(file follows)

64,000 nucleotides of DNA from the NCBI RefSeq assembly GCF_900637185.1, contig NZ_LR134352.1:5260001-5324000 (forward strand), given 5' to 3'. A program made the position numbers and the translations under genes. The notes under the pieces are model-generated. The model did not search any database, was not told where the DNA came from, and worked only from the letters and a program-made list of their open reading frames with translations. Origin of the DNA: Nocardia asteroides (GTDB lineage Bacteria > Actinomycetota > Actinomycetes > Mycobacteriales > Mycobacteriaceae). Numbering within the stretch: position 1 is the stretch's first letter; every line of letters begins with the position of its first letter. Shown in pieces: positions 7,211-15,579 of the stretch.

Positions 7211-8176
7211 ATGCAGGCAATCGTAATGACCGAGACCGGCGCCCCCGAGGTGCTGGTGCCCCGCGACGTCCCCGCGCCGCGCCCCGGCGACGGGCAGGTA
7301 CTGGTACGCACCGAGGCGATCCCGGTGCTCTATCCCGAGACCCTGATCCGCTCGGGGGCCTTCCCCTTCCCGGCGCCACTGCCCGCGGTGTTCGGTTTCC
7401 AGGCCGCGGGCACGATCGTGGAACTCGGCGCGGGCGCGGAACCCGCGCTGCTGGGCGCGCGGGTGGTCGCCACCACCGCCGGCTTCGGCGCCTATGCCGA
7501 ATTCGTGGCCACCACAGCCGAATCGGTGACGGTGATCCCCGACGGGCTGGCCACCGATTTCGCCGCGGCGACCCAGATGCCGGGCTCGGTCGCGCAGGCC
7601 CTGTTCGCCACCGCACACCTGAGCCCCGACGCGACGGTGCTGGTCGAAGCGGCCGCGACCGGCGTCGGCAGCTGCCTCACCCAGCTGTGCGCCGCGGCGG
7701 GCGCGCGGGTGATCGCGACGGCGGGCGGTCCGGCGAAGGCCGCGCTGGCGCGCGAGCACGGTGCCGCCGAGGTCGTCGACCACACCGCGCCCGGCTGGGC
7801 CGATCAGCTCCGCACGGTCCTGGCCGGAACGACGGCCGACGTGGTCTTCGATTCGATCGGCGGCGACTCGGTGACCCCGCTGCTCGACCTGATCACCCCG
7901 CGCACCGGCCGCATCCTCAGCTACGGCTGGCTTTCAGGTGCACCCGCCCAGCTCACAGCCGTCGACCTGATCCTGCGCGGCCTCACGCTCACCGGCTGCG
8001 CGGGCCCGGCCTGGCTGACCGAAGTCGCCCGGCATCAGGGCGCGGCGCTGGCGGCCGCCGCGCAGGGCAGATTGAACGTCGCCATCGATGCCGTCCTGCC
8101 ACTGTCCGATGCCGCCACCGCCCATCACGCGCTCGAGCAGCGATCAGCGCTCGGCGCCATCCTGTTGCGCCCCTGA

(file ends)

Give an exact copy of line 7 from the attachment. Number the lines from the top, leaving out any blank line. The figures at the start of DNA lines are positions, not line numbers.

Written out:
7601 CTGTTCGCCACCGCACACCTGAGCCCCGACGCGACGGTGCTGGTCGAAGCGGCCGCGACCGGCGTCGGCAGCTGCCTCACCCAGCTGTGCGCCGCGGCGG